One issue that has not really been addressed in any of the presidential debates nor the media coverage of the elections is the US military budget. William Hartung, director of the Arms Trade Resource Center, addresses this issue in an article he wrote for Foreign Policy in Focus. Hartung writes:
“One issue that will not be discussed in tonight’s presidential debate between Hillary Clinton and Barack Obama is our nation’s burgeoning military budget. Earlier this month, the Bush administration announced a proposed military budget of $614 billion, not counting the full cost of the wars in Iraq and Afghanistan. This represents the highest level of spending since World War II, even though our most dangerous adversary is a dispersed terrorist network measured in the tens of thousands, not a nuclear-armed Soviet Union whose armed forces were measured in the millions.
If Secretary of Defense Robert Gates and Joint Chiefs of Staff Chairman Michael Mullen have their way, these massive levels of spending will continue even after the end of the war in Iraq, with a “floor” on military spending of 4% of our Gross Domestic Product.
Not only have the major presidential candidates been largely silent on these record expenditures, but they want to increase them. Barack Obama has said we will probably need to “bump up” the military budget in a new administration, and both he and Hillary Clinton have committed themselves to increasing the size of the armed forces by tens of thousands of troops. On the Republican side of the aisle, John McCain and Mike Huckabee are looking to spend even more than their Democratic counterparts.”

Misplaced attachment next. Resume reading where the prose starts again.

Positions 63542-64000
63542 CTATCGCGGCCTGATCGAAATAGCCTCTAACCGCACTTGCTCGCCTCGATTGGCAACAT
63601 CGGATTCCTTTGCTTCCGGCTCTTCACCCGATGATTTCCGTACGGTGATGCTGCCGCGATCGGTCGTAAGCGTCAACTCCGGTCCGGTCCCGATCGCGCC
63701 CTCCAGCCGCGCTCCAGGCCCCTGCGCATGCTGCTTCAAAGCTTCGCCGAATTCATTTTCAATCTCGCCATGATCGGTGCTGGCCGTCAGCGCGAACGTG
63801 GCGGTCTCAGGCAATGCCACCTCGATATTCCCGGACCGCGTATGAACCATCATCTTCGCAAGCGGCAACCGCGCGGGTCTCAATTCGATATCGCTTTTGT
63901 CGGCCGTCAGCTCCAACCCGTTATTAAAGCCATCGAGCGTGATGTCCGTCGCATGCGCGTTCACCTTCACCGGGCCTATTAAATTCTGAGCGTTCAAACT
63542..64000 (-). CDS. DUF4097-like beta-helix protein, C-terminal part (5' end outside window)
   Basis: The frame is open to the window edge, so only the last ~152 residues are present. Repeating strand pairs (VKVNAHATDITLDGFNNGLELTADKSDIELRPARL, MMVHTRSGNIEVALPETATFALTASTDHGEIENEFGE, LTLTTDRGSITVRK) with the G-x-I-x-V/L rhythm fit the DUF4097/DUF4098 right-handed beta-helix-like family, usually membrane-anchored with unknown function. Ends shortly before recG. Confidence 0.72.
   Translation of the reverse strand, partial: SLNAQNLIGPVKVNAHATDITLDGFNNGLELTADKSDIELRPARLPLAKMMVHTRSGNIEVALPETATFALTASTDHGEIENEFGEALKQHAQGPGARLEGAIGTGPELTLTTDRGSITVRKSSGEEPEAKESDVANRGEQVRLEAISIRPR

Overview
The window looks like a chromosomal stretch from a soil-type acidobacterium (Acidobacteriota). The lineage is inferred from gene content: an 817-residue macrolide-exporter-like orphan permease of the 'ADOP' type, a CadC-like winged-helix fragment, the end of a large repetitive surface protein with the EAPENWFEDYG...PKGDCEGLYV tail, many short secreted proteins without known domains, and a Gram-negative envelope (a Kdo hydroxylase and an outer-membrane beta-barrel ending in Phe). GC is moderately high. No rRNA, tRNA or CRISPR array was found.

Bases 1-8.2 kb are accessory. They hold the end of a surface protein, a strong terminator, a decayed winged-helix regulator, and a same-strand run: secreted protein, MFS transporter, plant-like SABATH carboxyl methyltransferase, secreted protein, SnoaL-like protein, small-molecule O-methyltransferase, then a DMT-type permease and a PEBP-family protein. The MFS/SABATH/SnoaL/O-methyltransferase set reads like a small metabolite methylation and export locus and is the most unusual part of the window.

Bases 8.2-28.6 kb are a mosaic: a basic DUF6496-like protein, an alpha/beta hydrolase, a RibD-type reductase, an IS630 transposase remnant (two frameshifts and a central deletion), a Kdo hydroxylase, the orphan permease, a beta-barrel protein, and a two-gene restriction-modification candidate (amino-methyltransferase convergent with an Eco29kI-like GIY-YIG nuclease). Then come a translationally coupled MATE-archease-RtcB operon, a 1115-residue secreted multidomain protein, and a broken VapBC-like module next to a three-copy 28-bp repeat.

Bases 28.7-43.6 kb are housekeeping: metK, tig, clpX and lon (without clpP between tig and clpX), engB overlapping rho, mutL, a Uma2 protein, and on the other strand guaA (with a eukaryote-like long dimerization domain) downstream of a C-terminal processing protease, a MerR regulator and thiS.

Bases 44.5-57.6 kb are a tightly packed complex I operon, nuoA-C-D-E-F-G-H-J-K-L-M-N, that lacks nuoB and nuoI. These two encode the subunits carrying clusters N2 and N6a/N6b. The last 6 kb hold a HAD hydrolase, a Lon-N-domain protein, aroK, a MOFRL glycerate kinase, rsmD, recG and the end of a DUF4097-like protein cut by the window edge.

In looking on the websites of the four main candidates still in the race from both the Republican and Democratic Parties, only Mike Huckabee clearly states that he would increase US military spending:
“Having a sizeable standing army actually makes it less likely that we’ll have to use it. So I will increase the defense budget. We have to be ready to fight both conventional and unconventional wars against both state and non-state enemies. Right now we spend about 3.9% of our GDP on defense, while we spent about 6% in 1986 under President Reagan. I would return to that 6% level. I believe we can do this without raising taxes. I will limit increases in other discretionary spending and rely on the normal increase in federal tax revenue that is generated annually as Americans’ incomes rise.”
John McCain talks about the need to reform military spending, but doesn’t mention the budget specifically. Neither Hillary Clinton nor Barack Obama address the military budget on their campaign websites.
According to the Center for Responsive Politics, as of the last campaign finance reporting, Hillary Clinton leads all candidates in donations from the defense industry, followed by John McCain and Barack Obama.